The more intricate an implement, the greater possibility for more tribulations…that is, unless you perform proper periodic maintenance. Keeping your equipment in tip-top shape means it works better and lasts longer. Many gamekeepers would agree that one of the most versatile, useful implements is a Firminator because of its unique one-pass planting capability. There are 162 individual parts and 416 individual pieces of hardware (nuts, bolts and washer) that go into making a Firminator.
William Yancy, Sales Manager for Firminator, says that no unit has ever been returned for a craftsmanship issue. The company, Ranews Outdoor Equipment, builds about eight units per week.
“The most common failure we see is the ‘seed handle’ sticking,” said Yancy. “This is normally caused because seed gets left in the unit or it’s being stored outside, uncovered. If operators will make sure the seed hopper is empty and spray the seed cups with a Teflon or graphite lubricant, this will not happen. We recommend vacuuming out the seed box and lubricating the cups after every use. This simple process would eliminate 90 percent of the calls we get for this issue.”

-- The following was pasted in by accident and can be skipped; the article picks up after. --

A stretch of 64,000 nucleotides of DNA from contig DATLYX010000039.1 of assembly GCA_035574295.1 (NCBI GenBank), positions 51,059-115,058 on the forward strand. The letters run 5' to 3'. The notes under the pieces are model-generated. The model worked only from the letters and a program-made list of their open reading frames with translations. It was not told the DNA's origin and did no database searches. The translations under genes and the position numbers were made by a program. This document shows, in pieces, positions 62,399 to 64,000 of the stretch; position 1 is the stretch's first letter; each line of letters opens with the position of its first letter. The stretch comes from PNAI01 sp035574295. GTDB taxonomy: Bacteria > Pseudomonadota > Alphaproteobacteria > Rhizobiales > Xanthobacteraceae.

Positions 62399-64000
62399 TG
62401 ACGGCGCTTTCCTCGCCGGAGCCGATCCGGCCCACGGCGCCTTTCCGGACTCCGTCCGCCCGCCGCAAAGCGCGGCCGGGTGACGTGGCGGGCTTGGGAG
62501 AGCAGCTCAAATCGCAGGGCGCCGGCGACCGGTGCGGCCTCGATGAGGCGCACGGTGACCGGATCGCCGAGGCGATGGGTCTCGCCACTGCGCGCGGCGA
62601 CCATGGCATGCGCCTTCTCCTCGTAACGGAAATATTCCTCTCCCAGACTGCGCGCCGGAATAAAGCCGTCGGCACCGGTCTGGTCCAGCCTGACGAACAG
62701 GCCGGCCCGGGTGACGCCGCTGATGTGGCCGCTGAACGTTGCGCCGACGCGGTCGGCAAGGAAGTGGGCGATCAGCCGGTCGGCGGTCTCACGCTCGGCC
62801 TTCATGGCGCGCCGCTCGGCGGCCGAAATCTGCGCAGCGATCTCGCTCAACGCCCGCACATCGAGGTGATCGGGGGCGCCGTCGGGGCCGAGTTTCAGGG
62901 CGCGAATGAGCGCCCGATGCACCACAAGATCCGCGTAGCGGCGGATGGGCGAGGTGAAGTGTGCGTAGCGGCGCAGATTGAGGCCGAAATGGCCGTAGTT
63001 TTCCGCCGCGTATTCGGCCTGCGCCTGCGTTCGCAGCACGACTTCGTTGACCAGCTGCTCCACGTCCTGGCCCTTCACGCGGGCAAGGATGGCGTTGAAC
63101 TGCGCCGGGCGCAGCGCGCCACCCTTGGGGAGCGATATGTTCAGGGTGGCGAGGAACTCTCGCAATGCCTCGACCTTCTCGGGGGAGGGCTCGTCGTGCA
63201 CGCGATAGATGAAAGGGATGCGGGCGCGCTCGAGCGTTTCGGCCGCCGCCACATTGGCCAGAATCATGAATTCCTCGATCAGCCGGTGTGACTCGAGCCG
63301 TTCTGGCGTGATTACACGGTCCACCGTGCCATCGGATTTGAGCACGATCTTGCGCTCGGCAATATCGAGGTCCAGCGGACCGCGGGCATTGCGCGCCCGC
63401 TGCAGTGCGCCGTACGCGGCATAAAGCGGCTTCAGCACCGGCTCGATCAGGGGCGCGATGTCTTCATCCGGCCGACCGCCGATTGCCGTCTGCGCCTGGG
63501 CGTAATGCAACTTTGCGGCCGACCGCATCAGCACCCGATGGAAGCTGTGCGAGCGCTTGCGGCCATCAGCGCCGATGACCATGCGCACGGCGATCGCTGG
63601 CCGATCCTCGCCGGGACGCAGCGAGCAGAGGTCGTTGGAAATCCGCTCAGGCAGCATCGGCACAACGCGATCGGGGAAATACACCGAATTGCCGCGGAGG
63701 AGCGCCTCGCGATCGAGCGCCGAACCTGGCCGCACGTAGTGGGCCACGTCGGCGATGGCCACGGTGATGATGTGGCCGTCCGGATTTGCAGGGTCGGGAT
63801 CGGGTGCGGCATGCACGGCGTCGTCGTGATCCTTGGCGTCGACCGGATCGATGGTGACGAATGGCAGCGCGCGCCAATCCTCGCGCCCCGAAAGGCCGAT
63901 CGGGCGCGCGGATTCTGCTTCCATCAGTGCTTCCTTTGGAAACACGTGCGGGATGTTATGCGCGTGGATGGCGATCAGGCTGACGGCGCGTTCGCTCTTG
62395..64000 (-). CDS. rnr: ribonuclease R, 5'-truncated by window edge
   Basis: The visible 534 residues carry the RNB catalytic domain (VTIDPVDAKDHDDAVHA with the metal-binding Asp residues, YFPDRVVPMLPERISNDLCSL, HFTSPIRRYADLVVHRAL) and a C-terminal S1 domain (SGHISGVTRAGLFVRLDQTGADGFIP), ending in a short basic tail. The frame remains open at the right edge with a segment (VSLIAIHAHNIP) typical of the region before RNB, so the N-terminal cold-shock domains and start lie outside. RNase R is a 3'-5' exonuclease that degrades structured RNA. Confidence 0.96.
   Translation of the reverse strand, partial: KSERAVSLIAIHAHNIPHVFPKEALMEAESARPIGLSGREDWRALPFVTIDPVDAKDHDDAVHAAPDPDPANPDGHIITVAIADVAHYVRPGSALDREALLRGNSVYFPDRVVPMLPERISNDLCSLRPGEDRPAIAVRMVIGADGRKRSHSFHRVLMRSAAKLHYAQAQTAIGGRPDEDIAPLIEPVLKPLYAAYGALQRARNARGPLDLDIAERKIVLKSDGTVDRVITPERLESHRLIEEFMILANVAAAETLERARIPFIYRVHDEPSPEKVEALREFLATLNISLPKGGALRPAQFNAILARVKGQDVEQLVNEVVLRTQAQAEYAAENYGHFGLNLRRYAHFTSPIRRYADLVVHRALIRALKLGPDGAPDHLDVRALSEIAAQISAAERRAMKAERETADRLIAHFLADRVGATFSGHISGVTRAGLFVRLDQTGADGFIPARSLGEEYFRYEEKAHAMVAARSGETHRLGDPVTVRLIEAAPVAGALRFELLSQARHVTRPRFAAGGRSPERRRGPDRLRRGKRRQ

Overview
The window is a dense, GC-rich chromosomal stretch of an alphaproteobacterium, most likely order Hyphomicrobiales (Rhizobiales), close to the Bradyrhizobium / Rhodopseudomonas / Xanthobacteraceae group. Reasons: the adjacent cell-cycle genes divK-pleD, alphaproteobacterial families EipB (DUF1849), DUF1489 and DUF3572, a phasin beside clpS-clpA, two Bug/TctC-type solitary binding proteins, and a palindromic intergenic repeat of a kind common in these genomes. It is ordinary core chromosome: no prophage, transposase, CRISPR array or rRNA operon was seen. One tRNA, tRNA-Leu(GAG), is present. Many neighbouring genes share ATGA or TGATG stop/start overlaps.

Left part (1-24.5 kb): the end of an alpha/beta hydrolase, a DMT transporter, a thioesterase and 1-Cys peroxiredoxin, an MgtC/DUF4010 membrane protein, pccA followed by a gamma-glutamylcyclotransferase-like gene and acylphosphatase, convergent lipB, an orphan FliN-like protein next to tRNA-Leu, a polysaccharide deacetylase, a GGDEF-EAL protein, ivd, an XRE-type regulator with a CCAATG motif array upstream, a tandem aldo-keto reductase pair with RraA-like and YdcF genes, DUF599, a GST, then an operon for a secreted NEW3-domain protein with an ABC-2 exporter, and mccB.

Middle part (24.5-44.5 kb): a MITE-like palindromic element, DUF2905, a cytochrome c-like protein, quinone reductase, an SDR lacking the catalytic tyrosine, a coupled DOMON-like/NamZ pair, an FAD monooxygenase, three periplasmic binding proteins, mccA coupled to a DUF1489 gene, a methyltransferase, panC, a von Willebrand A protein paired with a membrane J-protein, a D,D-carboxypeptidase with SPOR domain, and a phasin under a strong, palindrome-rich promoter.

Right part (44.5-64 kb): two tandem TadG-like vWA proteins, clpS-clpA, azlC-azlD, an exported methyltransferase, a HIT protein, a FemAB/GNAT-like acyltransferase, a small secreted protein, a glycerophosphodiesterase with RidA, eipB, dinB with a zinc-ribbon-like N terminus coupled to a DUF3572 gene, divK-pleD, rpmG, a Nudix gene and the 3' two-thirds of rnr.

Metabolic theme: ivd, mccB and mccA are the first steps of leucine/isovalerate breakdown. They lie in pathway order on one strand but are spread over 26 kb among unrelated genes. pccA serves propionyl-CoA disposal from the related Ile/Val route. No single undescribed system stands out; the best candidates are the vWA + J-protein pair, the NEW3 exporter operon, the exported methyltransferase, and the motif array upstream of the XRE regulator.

There are only three bearings that can be greased on the Firminator. There is one on the seed cup shaft and one on either end of the cultipacker shaft. Yancy recommends that users place about three shots of grease in the fittings following every 10-12 hours of use. Never pump grease until you see it coming out, that will blow out the bearing seal. That’s good advice no matter what you’re greasing.
“When ready to store the unit after planting season, use an air hose to blow out all the dust and debris – then lube the chain with a high-quality chain lube,” Yancy said.
No matter whether it’s a disk, seeder, a simple unit like a cultipacker, or an implement like the Firminator that combines all three, simple maintenance will save you time and money in the long run.
For more GameKeeper tips, read “Food Plot Preparation: Plan Ahead For Success.” Late July and August can be a very busy month for wildlife management chores. Dove season is right around the corner as well as archery season for deer. Formulating a plan this time of year on what, when, and where you are going to plant cool season plots can save time and frustration. Waiting until the very last minute and scrambling to find seed, equipment or fertilizer can be a major headache.